Further Nintendo DS developers have gone on record today, commenting on the forthcoming 'Nintendo DS 2' featuring an in-built digital camera and music playback facilities.

Firebrand is considered a leading UK handheld developer for Nintendo, having recently put together a number of successful, critically-acclaimed DS titles including Race Driver Create & Race and Race Driver GRID for Codemasters, Ferrari Challenge DS for System 3, Trackmania DS and others.

Pete Shea, creative director at Firebrand Games told TechRadar all about his initial thoughts and ideas on DS2.

DS mark 2 long rumoured

"This is an interesting development if the rumours are true," Shea told TechRadar. "A DS2 model has long been rumoured but as sales have been consistently high for the last few years, there seemed little reason for Nintendo to introduce a new version of the handheld.

Shea is certain that "adding complimentary features to the existing design makes more sense than completely replacing DS."

He adds, "from a game design perspective this does raise difficulties in that any gameplay elements that make use of these features [digital camera, music playback] need to be optional to the main game, so that it remains compatible with all of the existing machines."

Backwards compatibility

"Larger screens sounds good," adds Shea, adding that they would probably have to still be the same resolution as the existing DS, "or else you run into backwards compatibility problems again."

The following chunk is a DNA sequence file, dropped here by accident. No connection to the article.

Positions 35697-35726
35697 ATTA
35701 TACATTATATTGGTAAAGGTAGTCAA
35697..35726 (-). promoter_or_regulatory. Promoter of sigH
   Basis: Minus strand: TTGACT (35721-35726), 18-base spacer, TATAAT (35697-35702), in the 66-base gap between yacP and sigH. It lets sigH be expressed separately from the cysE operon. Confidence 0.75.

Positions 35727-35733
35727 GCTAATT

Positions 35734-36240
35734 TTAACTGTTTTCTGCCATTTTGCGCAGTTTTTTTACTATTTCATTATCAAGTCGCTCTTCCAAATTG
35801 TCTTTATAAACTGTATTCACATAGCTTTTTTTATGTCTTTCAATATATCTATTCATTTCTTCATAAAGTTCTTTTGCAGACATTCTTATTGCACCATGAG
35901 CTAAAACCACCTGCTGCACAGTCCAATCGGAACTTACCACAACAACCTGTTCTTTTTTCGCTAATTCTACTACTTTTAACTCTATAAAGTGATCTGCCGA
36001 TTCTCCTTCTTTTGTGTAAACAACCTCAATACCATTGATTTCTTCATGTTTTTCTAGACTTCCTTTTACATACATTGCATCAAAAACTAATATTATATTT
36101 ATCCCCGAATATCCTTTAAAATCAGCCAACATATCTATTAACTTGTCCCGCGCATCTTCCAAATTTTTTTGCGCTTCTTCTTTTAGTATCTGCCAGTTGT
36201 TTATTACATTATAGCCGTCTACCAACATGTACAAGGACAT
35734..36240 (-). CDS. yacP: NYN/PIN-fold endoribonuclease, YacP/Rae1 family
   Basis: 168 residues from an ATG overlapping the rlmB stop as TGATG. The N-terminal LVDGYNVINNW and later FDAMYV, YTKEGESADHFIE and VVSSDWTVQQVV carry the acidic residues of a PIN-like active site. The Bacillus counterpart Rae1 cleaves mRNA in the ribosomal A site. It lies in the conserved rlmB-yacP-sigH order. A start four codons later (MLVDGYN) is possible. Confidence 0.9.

The DS dev also reminds us that the change in brightness with the (now ubiquitous) DS Lite was very welcome, "and has dramatically improved the quality and clarity of NDS visuals in games. So any further improvements in this area would be great."

"The suggested camera option is also interesting, but it's not clear if this would be primarily a communication device looking back at the user to allow live video chat, or whether it would be more like a phone camera designed to take high resolution pictures.

Face-mapping, improved Wi-Fi

"The ability to potentially have user face mapping or live images in multiplayer gaming sounds good," Shea thinks, "but would put a strain on the existing wi-fi connections, so that may be why the report suggests improved wireless capabilities.

Shea notes that such features haven't really taken off that much in home console gaming, however, which makes him think "if true, Nintendo must have a specific application in mind- a game that has been designed around a camera or video feature."

MP3 support could be a good addition, with user play lists- that is the ability to play your own music in a game, proving very popular on other consoles like Xbox 360 and PS3. Memory could be a problem here, however, unless the console has a memory card slot of some sort, or else much more RAM than the current DS Lite.

DS as Skypephone?

Alternatively, if Nintendo's DS strategy "is more an attempt to make the DS a single device that offers all the features of a phone (potentially with Skype or other internet call services) then I'm not so sure that will take off," says the developer.

"Most people in the UK at least have all of this functionality on their existing phones, and I'm not sure that they would be used on a new DS or that it could ever replace people having mobile phones.

"The strength of the DS is its gaming features, so for me Nintendo should be looking to enhance the hardware's gaming capabilities rather than trying to compete in the mobile phone market which is getting busier and busier with iPhone, other smart phones and a rumoured PlayStation phone on the way."